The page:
Clearwire beats forecasts in run-up to Verizon showdown
Gains handsets and technology flexibility, but summer will be about smaller markets
Published: 6 May, 2010
Clearwire's results were on track for a company with an ambitious roll-out plan, as it seeks to build up steam ahead of Verizon Wireless' LTE launches late this year. It reported far better subscriber growth than analysts had expected, adding 283,000 net new users, to reach a total of 971,000. Even its losses, though widened from $71m in the year-ago quarter to $94.1m or 47 cents per share, were ahead of consensus forecasts of 51 cents.
Revenues were up 72% year-on-year to $106.7m, also ahead of admittedly modest expectations, in the first quarter, building on strong subscriber growth as the firm added a string of new markets for its WiMAX services, and as its main MVNO investors - Sprint Nextel, Comcast and Time Warner Cable - also expanded their offerings. In its three oldest WiMAX markets, it reported 47% gross margin and 2.7% penetration, and said it took about 18 months to reach profitability.
Strong customer growth and under-control losses are the base requirement for a new telco, but of more interest are Clearwire's future plans and its ability to sustain its progress once it has mobile broadband competition. To this end, it stressed its accelerating roll-out plan, though some observers are concerned that the first half of the year - when it still has the chance to be the only 4G carrier - focuses mainly on smaller cities, many being upgraded from the original Clearwire's proprietary network. Big population and hi-tech centers like San Francisco and Verizon capital New York will have to wait until later this year or 2011. Clearwire said it would add 18 new cities to its list this summer and reach 120m POPs by year end, up from 32 markets and almost 50m people now.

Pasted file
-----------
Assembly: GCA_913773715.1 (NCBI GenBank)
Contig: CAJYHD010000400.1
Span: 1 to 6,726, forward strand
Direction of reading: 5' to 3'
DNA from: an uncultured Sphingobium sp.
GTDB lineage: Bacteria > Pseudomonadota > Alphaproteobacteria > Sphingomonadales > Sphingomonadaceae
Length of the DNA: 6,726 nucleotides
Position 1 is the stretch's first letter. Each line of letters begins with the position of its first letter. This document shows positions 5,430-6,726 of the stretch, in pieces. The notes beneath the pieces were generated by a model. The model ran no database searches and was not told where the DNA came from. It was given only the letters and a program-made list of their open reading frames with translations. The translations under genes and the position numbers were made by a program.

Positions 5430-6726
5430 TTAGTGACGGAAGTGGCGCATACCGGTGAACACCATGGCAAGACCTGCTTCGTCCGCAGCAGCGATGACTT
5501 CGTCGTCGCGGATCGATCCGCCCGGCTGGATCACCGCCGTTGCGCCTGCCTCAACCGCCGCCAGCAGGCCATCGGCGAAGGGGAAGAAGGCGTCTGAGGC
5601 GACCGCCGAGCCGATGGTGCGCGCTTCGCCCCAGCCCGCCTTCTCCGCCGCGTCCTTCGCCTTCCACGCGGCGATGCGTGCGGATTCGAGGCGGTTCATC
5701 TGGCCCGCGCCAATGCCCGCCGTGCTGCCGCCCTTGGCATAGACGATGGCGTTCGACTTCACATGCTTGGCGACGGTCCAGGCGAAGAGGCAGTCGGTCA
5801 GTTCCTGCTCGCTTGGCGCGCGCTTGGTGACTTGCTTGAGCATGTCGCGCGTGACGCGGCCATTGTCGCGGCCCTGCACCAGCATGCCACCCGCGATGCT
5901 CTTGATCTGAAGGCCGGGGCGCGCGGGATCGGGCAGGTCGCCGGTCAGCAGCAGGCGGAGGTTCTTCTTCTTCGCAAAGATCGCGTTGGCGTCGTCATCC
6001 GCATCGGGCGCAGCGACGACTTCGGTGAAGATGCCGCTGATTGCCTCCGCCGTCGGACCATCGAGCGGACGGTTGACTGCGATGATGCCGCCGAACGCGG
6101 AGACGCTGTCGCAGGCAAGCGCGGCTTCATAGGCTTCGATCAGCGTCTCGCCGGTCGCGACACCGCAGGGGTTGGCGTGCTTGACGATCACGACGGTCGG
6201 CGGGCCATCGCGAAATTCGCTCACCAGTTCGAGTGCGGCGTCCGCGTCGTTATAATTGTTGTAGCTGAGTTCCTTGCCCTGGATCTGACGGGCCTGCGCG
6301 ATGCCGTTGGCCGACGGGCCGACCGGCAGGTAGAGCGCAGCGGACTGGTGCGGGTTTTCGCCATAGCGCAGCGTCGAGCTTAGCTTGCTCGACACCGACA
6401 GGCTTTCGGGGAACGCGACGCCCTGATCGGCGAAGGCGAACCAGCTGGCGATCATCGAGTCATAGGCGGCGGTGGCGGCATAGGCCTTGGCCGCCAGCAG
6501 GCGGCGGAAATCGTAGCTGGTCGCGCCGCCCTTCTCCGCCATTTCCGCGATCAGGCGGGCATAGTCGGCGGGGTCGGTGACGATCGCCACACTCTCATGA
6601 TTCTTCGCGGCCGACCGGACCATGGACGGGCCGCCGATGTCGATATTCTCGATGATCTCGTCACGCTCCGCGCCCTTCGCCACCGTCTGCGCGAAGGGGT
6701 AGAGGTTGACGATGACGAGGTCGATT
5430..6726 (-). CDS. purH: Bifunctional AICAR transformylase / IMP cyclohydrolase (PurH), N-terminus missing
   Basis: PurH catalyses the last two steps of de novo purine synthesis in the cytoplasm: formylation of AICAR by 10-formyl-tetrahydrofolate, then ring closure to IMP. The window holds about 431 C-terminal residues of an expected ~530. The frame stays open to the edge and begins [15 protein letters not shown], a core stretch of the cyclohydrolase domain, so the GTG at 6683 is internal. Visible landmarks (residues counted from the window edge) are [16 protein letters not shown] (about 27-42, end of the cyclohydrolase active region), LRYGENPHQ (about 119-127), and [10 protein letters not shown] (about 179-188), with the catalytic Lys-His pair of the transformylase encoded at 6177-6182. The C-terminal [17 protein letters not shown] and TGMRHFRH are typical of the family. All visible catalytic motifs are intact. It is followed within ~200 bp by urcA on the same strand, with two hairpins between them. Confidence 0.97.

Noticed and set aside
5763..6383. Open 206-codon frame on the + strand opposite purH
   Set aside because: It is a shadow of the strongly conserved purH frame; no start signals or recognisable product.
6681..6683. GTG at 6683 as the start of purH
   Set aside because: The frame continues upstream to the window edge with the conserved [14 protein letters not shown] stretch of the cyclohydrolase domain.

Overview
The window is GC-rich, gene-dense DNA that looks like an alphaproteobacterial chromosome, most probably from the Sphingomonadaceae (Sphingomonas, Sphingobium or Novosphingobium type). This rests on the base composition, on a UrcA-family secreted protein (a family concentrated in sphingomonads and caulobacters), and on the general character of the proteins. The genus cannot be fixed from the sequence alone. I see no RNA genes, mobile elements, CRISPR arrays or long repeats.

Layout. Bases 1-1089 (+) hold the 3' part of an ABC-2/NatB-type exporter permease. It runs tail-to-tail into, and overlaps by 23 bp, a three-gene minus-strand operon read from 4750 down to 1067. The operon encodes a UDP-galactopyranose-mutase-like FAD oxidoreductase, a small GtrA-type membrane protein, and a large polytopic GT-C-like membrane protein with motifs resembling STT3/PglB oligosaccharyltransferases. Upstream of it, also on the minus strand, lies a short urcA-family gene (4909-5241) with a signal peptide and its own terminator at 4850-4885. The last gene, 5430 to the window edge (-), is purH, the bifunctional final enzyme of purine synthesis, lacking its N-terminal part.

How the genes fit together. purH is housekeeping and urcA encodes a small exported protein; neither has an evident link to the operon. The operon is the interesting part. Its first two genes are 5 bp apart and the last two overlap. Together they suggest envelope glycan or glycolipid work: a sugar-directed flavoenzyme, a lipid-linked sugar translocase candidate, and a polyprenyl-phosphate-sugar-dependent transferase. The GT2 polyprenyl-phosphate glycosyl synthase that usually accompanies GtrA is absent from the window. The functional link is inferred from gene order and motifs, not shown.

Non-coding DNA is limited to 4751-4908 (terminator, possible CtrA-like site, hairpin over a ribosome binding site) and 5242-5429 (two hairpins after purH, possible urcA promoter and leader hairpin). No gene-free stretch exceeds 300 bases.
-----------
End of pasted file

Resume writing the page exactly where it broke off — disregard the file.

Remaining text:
Also boosting confidence in Clearwire's strategy is a richer device plan, as it promised handsets to add to its existing notebooks, dongles and personal routers. Like Sprint, it will launch the US' first WiMAX/CDMA smartphone, the big hitting HTC EVO, though its killer weapon may well still be its Clearpoint personal hotspot, which allows a WiMAX connection to be shared between several Wi-Fi devices (Sprint offers the similar Overdrive). These products are being heavily marketed as a way to get true broadband backhaul for mobile gadgets such as the Wi-Fi Apple iPad - tapping into a trend for users to opt for Wi-Fi media devices over sometimes expensive or restrictive 3G options.
Another announcement on the results call will help to boost investor confidence. Clearwire said it had revised the terms of its investor agreement with Intel, which previously committed it to use WiMAX technology only at least until November 28 2011. It can now introduce another technology with just 30 days' notice. This sparked renewed speculation that the carrier would base future strategies on the other main TDD platform, TD-LTE, as this becomes commercial - perhaps engaging in a long rumored technology and roaming alliance with TD-LTE's greatest supporter, China Mobile.
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